2008-2009 was the year the Canucks would be favourites to go deep into the playoffs. This prediction would continue for a few seasons. Their main contributors on the roster included Kevin Bieksa, Alexandre Burrows, Pavol Demitra, Ryan Kesler, and Henrik and Daniel Sedin. Roberto Luongo’s record was 33-13-7 with a 2.34 GAA. They finished the season 45-27-10 for 100 points.
The team would see production in the playoffs from Henrik and Daniel Sedin, and Mats Sundin. Roberto Luongo also put up nice numbers with .914 SV% and 2.52 GA. The Canucks would be eliminated in the second round by their budding rival the Chicago Blackhawks 4 games to 2.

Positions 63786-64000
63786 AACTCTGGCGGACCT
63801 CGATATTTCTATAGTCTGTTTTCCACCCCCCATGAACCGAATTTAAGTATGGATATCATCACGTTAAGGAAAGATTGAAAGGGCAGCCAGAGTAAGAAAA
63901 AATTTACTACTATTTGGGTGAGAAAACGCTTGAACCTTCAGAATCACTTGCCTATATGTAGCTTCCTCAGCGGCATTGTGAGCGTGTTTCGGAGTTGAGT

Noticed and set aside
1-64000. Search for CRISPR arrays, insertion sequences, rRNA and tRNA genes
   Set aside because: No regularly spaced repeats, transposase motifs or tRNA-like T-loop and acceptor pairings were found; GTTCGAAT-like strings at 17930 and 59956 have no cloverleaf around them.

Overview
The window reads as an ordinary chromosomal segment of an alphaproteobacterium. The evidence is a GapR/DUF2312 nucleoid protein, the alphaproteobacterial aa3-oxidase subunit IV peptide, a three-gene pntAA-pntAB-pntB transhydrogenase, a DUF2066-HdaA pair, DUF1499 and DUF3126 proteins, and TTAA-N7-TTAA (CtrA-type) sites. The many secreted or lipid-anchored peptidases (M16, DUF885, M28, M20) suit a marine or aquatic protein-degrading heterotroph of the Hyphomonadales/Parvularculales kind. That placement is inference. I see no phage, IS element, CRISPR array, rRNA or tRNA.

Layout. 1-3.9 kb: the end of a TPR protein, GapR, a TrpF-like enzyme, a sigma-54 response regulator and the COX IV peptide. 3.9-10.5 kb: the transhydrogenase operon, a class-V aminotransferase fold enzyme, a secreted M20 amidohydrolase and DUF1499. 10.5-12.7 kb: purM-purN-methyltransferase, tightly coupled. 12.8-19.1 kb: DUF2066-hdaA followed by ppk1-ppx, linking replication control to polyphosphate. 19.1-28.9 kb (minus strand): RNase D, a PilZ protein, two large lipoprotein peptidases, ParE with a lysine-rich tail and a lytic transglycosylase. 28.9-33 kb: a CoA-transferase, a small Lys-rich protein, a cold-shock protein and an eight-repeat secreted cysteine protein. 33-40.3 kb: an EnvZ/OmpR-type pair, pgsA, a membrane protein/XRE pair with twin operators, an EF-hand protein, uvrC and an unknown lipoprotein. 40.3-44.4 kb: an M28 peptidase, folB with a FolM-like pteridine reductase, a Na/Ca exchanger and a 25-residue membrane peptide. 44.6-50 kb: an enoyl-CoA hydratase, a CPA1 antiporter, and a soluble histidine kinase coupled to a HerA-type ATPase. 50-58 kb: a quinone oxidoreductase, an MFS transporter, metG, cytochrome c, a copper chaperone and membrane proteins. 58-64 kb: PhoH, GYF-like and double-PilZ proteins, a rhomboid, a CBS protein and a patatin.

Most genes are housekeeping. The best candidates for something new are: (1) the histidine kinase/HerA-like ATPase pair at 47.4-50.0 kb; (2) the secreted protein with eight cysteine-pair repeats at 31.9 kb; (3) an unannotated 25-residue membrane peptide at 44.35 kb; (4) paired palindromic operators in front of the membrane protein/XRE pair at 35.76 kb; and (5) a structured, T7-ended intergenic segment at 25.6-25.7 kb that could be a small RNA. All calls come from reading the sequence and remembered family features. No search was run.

Getting past the second round would be an issue for the next season as well being eliminated again by the Blackhawks on their way to win the 2010 Stanley Cup. 2010-2011 was the year to make their move. They had been in the mix for years, and the window was starting to close on their opportunity to win the Cup.
Finishing their season first in the west with a record of 54-19-9 for 117 points, the Canucks were the cup favourite again, and the team to beat. The regular season was of course dominant seeing the Sedin’s score a collective 198 points, Ryan Kesler with 73, Mikael Samuelsson with 50 as well as Christian Ehrhoff, and Alex Burrows with 48. If they didn’t get past the second round this year, it would spell trouble for Alain Vigneault’s job.